By Bostik Gone Fishin presenter and Building Today columnist Graeme Sinclair
Recently we filmed the lead story for
Bostik Gone Fishin
Series 25 — a flat calm day on an ocean like glass.
It also coincided with a full moon — and that big old moon is often accompanied by slow fishing. Monday did not prove to be any exception.
We were late, and by the time we filmed a few introductory sequences other people were heading home.
Out in the Tiri Channel two kayakers were retrieving their anchored burley pot and then paddled over for a chat. They had opted to take three fish between two and three kilos.
“More than enough for us!” they said. “We’ll get three feeds out of this and smoke the biggest one.”
Their technique included anchoring a burley pot, allowing time for the chum to drift down current, and then silently drifting down the trail. Very smart, I thought, and productive.
As they paddled away we drifted down their trail, put a nice snapper in the bin and dumped a couple of others.
The two Grants and I had no bait. We were using kaburras and soft baits, pieces of “fishing bling” that can be lethal.
Our late start was not very smart! Fishing is hunting, and on the moon, early morning and late evening tend to be the most productive.
We have known each other for a very long time, and through the lengthy quiet periods reflected on the many changes we had seen over the past 25 years.
The bait boys of yesteryear would go home with a clean boat thanks to the polished lures that dangled in the depths.
A new brand of soft bait called “Liveys” succumbed to a twitching rod while I occasionally lowered a kabura.
The technique used to fish “Liveys” relies on movement. Visualise the erratic action of a wounded bait fish, the way they flutter, swimming up then falling away again before once more trying to appear “normal”.
That is what you need to impart to your jig head and soft bait. Movement is the key, and staying in touch with what is happening. As soon as you sense that the line is tightening or that there is a change, strike!
This is particularly true on days like those over the moon when the take can be tentative.
At other times you don’t even have to think — the fish just explode all over the “bait” and the non-stretch braid ensures an immediate hook up.
I just love that huge shunt of adrenalin that courses through your system at the moment your day just got a whole lot better. Soft baiting, by the way, supplies adrenalin in spades!
Other important considerations are weight of jig head plus size, colour and even shape of bait. Experiment!
A lot of people tell me that they have tried soft baits and they didn’t work. The answer: “try again!”
The first day I caught the bug I was anchored over a structure in the Bay of Islands.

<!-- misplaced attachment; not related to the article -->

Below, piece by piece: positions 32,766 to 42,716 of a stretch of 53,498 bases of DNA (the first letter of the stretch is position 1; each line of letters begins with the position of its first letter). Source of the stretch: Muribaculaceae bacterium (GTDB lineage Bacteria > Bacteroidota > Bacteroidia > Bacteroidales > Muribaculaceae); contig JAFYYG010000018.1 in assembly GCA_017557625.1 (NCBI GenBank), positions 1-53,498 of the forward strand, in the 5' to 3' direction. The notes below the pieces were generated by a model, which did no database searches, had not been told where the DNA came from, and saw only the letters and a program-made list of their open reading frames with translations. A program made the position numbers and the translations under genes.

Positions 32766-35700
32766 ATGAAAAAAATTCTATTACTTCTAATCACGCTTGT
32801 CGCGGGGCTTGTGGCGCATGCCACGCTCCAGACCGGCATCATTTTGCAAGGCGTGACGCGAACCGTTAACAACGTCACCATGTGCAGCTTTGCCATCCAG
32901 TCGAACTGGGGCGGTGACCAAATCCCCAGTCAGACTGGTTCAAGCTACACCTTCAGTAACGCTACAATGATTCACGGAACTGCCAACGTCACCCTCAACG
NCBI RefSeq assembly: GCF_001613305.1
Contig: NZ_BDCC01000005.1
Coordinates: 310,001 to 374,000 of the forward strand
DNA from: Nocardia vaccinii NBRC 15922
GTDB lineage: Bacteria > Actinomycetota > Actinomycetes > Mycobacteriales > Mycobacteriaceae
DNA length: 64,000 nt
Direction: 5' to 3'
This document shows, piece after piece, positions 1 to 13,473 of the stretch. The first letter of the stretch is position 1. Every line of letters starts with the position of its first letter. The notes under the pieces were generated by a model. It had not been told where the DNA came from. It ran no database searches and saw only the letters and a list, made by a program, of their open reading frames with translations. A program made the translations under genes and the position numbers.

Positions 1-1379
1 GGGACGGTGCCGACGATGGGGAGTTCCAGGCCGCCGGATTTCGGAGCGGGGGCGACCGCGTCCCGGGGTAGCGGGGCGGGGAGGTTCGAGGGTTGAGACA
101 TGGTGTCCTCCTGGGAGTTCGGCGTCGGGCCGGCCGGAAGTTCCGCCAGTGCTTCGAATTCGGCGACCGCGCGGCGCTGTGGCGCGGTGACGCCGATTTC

Fishing was slow, although the previous night we had filmed some great action on live baits in the same place.
The sounder was lit up with snapper sign, but they no longer wanted anything to do with liveys.
At some point I remembered the very small rod and reel tucked inside the cabin.
It was a soft bait combo and appeared flimsy and inappropriate to the size of beast I knew lurked in the depths. “Great combo for the kids!” I mumbled.
I rigged it up, attached a length of 20 pound fleuro-carbon leader, tied on a jig head and reached for the packet of green and red Gulps.
“Nuclear Chicken,” I read. “Outperforms all other baits including live baits!”
“Yeah right, this’ll be good,” we scoffed.
I didn’t really know what I was doing — just made it up — forgetting that I was supposed to be drifting. I cast out at an angle to the current, fed out lots of line and let that jig head drift down in to the zone where the snapper sign was.
Whack! Instant hook up and the toy tackle did the rest. In fact, it performed perfectly. Absolutely bloody incredible!
That snapper was 17 pounds, the next 19 and the final fish 21, and guess who was hooked?
Soft baiting at anchor can be very effective, especially when accompanied by a burley trail.
The message is clear — persevere!
At the other end of the action scale is the kabura, another unlikely looking customer — a big ball of lead, covered in paint and including eye balls to which is added a few tassels with hooks in them.
“It’ll never work,” I thought, as I cast a suspicious glance over the packet.
“Drop it to the bottom,” Mike said, “and wind very slowly. You will feel fish tug on the tassels. Do not strike and, whatever you do, don’t stop the slow wind. They hook themselves.”
We spent the next two hours fishing kaburas and decided we had more than enough fish.
I could not believe it. These things can be lethal, and even the “old dog” can still learn a few tricks.
Clearly it pays to have plenty in the arsenal, and soft baits and kaburas are just two very useful examples.